Vets and volunteers fight to keep surviving whales alive

Short-finned pilot whales inhabit tropical and subtropical waters and may be seen in the hundreds.

More than 140 whales have died after a mass beaching in Western Australia.

The whales washed up at Hamelin Bay on Friday morning, around 300km south of Perth. Local people have been urged to steer clear of the area whilst vets and volunteers assist with the care and rescue of the surviving whales.

In its latest update, Australia’s Parks and Wildlife Service said that of the seven surviving pilot whales released back into the sea, three have re-stranded while the remaining four have not been sighted. The three that returned to the beach have been euthanised.

Parks and Wildlife Service incident controller Jeremy Chick said the department had conducted a comprehensive sea, air and ground search and had not found any additional or live whales.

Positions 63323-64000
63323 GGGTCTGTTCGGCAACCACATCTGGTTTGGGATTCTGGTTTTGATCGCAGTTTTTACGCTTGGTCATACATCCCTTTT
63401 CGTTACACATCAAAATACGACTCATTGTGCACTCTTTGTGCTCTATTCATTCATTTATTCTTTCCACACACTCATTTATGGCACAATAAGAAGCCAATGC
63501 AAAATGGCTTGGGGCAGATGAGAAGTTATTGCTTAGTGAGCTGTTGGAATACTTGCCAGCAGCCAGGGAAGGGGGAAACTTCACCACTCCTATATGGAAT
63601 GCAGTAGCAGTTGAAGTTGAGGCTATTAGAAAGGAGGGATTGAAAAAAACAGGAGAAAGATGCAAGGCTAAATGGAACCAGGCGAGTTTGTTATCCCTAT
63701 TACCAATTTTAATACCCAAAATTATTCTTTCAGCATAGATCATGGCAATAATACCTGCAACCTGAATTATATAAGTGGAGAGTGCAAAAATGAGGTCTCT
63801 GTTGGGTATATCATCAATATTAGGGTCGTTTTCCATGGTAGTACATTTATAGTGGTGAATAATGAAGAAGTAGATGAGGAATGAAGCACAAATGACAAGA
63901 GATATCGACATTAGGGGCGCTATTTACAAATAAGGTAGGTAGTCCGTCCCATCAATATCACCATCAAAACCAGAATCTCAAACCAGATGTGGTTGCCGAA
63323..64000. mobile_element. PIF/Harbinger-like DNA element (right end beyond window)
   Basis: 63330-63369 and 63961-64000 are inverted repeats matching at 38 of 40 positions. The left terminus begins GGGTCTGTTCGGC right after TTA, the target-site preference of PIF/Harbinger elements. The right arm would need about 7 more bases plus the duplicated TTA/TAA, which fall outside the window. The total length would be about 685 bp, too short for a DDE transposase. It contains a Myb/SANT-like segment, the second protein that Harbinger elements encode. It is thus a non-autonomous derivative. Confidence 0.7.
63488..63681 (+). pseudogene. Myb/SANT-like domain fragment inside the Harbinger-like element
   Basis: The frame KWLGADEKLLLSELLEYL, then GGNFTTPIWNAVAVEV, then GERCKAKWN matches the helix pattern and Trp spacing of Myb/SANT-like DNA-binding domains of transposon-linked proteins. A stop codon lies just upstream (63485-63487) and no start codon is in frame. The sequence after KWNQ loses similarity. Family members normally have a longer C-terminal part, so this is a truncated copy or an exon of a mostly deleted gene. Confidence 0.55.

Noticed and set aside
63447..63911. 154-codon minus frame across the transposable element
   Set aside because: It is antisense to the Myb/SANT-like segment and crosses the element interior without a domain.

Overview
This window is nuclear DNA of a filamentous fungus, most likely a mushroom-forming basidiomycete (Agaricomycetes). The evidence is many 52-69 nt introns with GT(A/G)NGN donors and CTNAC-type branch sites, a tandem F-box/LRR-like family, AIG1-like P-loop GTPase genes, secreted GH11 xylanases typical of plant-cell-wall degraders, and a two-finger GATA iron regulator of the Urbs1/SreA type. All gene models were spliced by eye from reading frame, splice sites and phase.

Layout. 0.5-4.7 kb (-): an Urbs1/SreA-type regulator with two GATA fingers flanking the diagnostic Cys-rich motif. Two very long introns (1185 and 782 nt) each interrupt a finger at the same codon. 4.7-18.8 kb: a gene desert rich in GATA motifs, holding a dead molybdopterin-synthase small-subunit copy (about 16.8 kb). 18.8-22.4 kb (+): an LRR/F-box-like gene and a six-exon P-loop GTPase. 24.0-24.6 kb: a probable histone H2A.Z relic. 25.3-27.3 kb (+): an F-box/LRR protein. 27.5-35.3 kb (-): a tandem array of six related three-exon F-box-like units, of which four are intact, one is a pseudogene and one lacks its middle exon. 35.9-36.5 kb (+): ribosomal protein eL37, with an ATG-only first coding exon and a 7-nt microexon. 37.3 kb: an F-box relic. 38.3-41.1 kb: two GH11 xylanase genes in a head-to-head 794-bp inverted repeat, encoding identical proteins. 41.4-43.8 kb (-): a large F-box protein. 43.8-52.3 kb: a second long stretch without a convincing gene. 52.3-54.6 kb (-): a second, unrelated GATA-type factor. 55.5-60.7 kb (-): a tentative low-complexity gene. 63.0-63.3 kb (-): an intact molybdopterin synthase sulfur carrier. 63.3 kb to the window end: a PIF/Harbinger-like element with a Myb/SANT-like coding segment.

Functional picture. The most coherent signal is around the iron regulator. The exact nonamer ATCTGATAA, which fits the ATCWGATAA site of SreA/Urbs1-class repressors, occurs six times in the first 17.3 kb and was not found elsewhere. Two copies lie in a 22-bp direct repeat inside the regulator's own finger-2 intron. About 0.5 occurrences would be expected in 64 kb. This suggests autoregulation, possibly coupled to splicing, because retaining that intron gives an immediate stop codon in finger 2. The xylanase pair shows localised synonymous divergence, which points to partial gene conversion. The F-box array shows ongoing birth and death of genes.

“All the deceased whales have been removed at the main stranding site and the additional outlying sites. There are two deceased whales remaining in inaccessible terrain and a plan is being developed to remove them as soon as logistically possible.”

Short-finned pilot whales inhabit tropical and subtropical waters and may be seen in the hundreds. However, groups normally number less than 100.

The species normally stands en masse. In November 1984, nine pilot whales were found dead after beaching at Albany’s Ledge Point. Some 38 pilot whales were also stranded in April 1991 at Sandy Point, Victoria, but died within a few hours.

Parks and Wildlife Service staff said that its officers are now collecting DNA samples from the dead whales to try to ascertain how and why the whales became stranded.

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